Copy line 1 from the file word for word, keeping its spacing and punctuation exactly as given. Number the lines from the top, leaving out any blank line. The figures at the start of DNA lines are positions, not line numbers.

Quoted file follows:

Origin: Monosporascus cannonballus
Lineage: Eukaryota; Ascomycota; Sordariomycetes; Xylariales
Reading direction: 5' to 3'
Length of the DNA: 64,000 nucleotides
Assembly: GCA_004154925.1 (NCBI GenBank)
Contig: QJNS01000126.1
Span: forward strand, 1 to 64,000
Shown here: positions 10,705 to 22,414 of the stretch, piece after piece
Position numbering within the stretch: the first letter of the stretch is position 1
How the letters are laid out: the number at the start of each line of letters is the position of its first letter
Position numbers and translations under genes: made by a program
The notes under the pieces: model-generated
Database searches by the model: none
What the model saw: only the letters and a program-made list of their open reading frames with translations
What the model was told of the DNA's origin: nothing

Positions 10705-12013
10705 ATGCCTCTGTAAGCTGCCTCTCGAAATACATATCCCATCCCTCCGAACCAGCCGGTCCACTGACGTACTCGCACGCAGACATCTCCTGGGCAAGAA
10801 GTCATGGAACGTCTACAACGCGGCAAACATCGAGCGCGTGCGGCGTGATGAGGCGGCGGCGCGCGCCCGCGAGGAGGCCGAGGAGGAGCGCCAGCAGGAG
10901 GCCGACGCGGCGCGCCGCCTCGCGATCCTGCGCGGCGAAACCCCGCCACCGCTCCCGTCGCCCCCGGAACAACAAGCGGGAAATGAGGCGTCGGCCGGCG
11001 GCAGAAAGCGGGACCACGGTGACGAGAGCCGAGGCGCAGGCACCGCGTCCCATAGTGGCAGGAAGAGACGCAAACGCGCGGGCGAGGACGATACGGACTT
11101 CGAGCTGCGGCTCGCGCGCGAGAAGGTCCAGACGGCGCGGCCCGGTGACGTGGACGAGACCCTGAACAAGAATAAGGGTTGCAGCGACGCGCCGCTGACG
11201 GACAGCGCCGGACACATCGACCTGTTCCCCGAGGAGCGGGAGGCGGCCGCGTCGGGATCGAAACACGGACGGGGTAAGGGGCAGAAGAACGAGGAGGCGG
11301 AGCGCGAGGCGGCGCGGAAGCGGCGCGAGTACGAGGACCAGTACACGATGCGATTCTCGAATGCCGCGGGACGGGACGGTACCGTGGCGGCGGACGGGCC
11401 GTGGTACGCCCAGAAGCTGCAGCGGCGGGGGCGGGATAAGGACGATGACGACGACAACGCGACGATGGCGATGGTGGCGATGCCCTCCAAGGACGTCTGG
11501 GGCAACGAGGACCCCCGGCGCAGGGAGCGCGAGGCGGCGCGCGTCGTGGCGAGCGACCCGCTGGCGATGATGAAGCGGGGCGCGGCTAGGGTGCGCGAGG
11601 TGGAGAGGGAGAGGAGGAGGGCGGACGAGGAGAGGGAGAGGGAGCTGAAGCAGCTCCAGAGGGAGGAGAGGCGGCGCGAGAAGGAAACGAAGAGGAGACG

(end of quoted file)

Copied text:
Origin: Monosporascus cannonballus